Google's Chrome OS May Fail Even as It Changes Computing Forever
Google says it is working on an operating system designed for netbooks that boots in seconds, is impervious to viruses, and is designed to run Web-based applications really well. What's not to like? Plenty--if you're the number one software maker, Microsoft. Expect a showdown. Google faces an uphill battle rolling out its operating system, Chrome OS. The irony is, Google may not care if Chrome OS succeeds or fails. Here's why.
What's amazing about Google's Chrome OS is that, despite what little is actually known about it, its announcement has turned the computer and software industry on its ear. The industry--and consumers--just want to love it. Google says chip makers Qualcomm and Texas Instruments, PC makers Acer and Hewlett-Packard, and software developers such as Adobe are collaborating on designing and building Chrome OS devices.
Google's big bet for the Chrome OS is that it can spur a new market for software, such as Google Docs, that can run entirely in a Web browser. It hopes we will rely on these Web services for storing work files, personal photos, and music on an always-on connected Internet. Want access to your photos or spreadsheets? Easy--just turn on your netbook, and there it is. No longer will we be chained by an ethernet cord to a bulky Windows PC. The Chrome OS future is about lightweight mobile PCs and devices always connected to the Web, giving you instant access to your data and applications in the so-called cloud.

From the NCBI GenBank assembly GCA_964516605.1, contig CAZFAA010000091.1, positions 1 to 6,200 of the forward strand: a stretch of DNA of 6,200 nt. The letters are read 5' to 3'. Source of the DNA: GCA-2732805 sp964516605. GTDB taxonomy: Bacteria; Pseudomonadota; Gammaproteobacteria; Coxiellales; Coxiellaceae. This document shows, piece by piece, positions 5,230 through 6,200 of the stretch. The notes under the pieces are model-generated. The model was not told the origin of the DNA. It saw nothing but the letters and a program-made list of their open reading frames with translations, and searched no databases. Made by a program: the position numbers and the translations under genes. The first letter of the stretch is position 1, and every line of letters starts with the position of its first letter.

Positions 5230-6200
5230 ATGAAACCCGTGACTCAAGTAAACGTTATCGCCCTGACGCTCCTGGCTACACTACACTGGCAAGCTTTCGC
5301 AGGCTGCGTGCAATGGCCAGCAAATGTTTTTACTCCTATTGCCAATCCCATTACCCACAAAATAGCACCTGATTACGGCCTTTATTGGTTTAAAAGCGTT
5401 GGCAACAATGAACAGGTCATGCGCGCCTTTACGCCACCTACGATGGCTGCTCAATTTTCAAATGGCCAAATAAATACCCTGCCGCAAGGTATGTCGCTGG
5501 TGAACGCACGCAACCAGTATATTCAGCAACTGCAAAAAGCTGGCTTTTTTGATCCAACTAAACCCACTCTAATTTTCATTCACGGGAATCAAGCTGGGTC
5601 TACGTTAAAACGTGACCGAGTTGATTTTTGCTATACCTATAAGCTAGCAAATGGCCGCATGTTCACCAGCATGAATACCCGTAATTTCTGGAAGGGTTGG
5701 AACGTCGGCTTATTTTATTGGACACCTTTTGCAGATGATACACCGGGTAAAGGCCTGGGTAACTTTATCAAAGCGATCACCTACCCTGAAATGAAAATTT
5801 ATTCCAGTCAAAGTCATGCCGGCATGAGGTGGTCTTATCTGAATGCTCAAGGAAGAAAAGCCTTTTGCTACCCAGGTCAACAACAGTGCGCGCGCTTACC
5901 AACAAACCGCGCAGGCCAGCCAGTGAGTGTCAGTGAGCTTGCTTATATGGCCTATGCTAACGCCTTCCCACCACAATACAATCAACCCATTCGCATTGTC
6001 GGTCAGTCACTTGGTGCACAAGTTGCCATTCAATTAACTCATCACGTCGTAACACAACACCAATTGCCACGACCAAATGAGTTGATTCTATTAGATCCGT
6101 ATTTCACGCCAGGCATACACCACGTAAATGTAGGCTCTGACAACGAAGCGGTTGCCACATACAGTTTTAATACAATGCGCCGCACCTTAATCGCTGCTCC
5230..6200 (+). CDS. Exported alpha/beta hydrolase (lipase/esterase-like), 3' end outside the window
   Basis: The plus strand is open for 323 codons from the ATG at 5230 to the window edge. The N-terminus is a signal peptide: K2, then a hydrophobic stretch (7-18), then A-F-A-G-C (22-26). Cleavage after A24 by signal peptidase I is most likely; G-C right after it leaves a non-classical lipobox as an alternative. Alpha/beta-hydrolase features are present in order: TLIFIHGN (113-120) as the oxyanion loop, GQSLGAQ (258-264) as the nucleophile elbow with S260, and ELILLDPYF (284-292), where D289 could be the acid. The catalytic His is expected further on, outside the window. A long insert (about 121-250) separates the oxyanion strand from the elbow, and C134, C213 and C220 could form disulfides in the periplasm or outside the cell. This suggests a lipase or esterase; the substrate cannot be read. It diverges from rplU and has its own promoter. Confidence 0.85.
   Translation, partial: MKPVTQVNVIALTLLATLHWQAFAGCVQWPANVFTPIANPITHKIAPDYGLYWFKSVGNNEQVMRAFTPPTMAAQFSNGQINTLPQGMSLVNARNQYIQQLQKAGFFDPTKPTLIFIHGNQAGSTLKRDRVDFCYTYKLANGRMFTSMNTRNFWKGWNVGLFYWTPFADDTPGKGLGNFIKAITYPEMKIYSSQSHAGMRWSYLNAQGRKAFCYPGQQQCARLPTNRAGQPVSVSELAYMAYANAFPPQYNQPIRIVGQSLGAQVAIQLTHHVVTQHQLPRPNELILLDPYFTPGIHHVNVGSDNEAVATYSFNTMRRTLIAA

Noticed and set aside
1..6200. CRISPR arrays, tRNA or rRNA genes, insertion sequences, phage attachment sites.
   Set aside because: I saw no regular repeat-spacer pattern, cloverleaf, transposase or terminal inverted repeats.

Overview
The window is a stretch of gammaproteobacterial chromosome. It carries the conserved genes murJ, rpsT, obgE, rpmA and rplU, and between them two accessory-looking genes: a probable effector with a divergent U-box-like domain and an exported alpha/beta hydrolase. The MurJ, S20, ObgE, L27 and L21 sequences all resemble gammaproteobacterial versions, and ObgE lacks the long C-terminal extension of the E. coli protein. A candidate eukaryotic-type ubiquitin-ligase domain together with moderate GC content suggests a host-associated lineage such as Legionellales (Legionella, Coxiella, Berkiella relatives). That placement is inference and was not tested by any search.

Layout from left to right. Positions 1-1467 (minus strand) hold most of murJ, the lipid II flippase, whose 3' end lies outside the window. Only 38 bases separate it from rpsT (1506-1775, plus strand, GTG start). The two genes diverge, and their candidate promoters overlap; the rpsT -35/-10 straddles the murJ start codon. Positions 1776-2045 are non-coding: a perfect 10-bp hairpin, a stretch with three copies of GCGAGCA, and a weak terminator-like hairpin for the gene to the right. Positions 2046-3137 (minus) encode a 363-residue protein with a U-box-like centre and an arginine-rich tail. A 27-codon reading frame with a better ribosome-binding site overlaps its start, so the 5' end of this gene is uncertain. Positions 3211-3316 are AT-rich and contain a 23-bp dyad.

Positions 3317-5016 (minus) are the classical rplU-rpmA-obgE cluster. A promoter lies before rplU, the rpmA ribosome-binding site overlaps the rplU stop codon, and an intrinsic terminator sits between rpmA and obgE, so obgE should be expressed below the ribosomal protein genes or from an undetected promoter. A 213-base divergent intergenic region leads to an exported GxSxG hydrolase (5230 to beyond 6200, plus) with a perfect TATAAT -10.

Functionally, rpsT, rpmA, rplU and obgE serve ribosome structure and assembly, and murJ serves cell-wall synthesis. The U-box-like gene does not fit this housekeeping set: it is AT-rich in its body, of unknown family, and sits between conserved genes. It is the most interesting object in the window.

Chrome to Ride Netbook Juggernaut
Chrome OS is hitching a ride on the fast-growing netbook segment of the computer industry. While notebook sales are flat, according to market research firm DisplaySearch, netbook sales are soaring with sales growing by 260 percent worldwide this year alone.
Nothing has been announced, but next year, don't be surprised if HP is selling dirt-cheap Chrome OS netbooks married to a wireless plan from Verizon Wireless. Sure, netbook makers and wireless carriers are already offering netbook giveaway promotions. But Google will have an advantage because Chrome OS will be free and the hardware requirements for running it are expected to be minimal, letting companies such as HP build ultracheap computers.
In this way Google hopes to do for the notebook what Apple has done with the iPhone--revolutionize the wireless industry by creating a Chrome OS device married to a source for apps like the iTunes App Store. Google's next stop after the netbook, it says, is the desktop.
But a lot can happen between now and late 2010, when Google says Chrome OS will be ready.